grate

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See also: Gräte

English[edit]

Pronunciation[edit]

Etymology 1[edit]

Late Latin grata, from Latin word for a hurdle; or Italian grata, of the same origin.

Noun[edit]

grate (plural grates)

  1. A horizontal metal grille through which water, ash, or small objects can fall, while larger objects cannot.
    The grate stopped the sheep from escaping from their field.
    • Shakespeare
      a secret grate of iron bars
  2. A frame or bed, or kind of basket, of iron bars, for holding fuel while burning.
Synonyms[edit]
Translations[edit]

Verb[edit]

grate (third-person singular simple present grates, present participle grating, simple past and past participle grated)

  1. (transitive) To furnish with grates; to protect with a grating or crossbars.
    to grate a window

Etymology 2[edit]

From Old French grater (to scrape) ( > French gratter), from Frankish kratton, Proto-Germanic. Cognate with Old High German krazzon[1] ( > German kratzen (to scrawl) > Danish kradse ), Icelandic krassa (to scrawl) [2] and Danish kratte.

Verb[edit]

grate (third-person singular simple present grates, present participle grating, simple past and past participle grated)

  1. (transitive, cooking) To shred things, usually foodstuffs, by rubbing across a grater.
    I need to grate the cheese before the potato is cooked.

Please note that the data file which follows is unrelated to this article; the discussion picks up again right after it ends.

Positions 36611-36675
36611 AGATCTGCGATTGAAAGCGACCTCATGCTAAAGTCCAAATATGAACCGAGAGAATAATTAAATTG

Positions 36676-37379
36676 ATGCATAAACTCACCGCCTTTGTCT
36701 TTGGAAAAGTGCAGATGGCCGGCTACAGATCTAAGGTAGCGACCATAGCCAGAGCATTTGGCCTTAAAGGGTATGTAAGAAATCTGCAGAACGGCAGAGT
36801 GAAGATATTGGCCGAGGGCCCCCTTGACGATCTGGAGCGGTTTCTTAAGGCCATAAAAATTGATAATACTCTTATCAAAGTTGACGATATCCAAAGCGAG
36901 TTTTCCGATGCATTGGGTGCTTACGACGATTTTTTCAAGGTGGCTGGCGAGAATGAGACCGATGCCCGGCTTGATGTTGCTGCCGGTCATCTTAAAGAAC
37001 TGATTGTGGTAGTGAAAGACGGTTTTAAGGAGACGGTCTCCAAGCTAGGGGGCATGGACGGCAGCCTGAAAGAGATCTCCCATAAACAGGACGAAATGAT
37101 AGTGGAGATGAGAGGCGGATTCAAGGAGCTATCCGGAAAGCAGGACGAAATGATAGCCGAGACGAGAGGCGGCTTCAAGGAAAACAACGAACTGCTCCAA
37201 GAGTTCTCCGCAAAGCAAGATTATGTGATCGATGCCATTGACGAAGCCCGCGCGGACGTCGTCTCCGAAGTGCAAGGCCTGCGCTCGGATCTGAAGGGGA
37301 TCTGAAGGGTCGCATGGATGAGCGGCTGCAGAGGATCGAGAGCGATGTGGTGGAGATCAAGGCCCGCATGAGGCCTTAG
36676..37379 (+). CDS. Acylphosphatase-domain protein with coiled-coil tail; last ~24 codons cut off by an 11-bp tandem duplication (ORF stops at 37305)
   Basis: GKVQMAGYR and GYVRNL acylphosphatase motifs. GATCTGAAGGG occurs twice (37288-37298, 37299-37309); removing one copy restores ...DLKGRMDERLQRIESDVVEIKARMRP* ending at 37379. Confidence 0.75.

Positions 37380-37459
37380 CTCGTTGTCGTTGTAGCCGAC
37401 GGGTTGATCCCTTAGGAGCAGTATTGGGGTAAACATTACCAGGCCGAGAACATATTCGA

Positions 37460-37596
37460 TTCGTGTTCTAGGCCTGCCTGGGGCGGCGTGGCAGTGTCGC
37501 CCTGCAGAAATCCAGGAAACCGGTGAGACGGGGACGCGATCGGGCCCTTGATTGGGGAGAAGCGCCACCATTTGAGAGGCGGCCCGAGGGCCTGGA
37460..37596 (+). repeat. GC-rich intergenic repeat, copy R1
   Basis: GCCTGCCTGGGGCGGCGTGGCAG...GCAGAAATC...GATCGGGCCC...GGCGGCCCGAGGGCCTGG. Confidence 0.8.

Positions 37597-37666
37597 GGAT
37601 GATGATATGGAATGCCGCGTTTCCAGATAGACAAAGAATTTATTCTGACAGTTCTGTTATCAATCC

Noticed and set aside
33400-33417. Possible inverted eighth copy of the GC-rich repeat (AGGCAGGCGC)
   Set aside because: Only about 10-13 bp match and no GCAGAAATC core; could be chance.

2. (intransitive) To rub against, making a (usually unpleasant) squeaking sound.
    • 1856: Gustave Flaubert, Madame Bovary, Part 3 Chapter X, translated by Eleanor Marx-Aveling
      The gate suddenly grated. It was Lestiboudois; he came to fetch his spade, that he had forgotten. He recognised Justin climbing over the wall, and at last knew who was the culprit who stole his potatoes.
    • 1918, W. B. Maxwell, chapter 7, The Mirror and the Lamp:
      The turmoil went on—no rest, no peace. […] It was nearly eleven o'clock now, and he strolled out again. In the little fair created by the costers' barrows the evening only seemed beginning; and the naphtha flares made one's eyes ache, the men's voices grated harshly, and the girls' faces saddened one.
    Listening to his teeth grate all day long drives me mad.
    The chalk grated against the board.
  3. (by extension, intransitive) To grate on one’s nerves; to irritate or annoy.
    She’s nice enough, but she can begin to grate if there is no-one else to talk to.
  4. (by extension, transitive, obsolete) To annoy.
    • Shakespeare
      News, my good lord Rome [] grates me.
Derived terms[edit]
Translations[edit]
The translations below need to be checked and inserted above into the appropriate translation tables, removing any numbers. Numbers do not necessarily match those in definitions. See instructions at Help:How to check translations.

Etymology 3[edit]

Latin gratus (agreeable).

Adjective[edit]

grate (comparative more grate, superlative most grate)

  1. (obsolete) Serving to gratify; agreeable.
    (Can we find and add a quotation of Sir T. Herbert to this entry?)

References[edit]

  1. ^ glut” in Douglas Harper, Online Etymology Dictionary (2001).
  2. ^ Etymology of kradse in ODS

Anagrams[edit]


Italian[edit]

Pronunciation[edit]

Adjective[edit]

grate f

  1. Feminine plural form of grato

Anagrams[edit]


Latin[edit]

Etymology[edit]

From grātus (agreeable).

Pronunciation[edit]

Adverb[edit]

grātē (comparative grātius, superlative grātissimē)

  1. gladly, willingly
  2. gratefully, thankfully

Related terms[edit]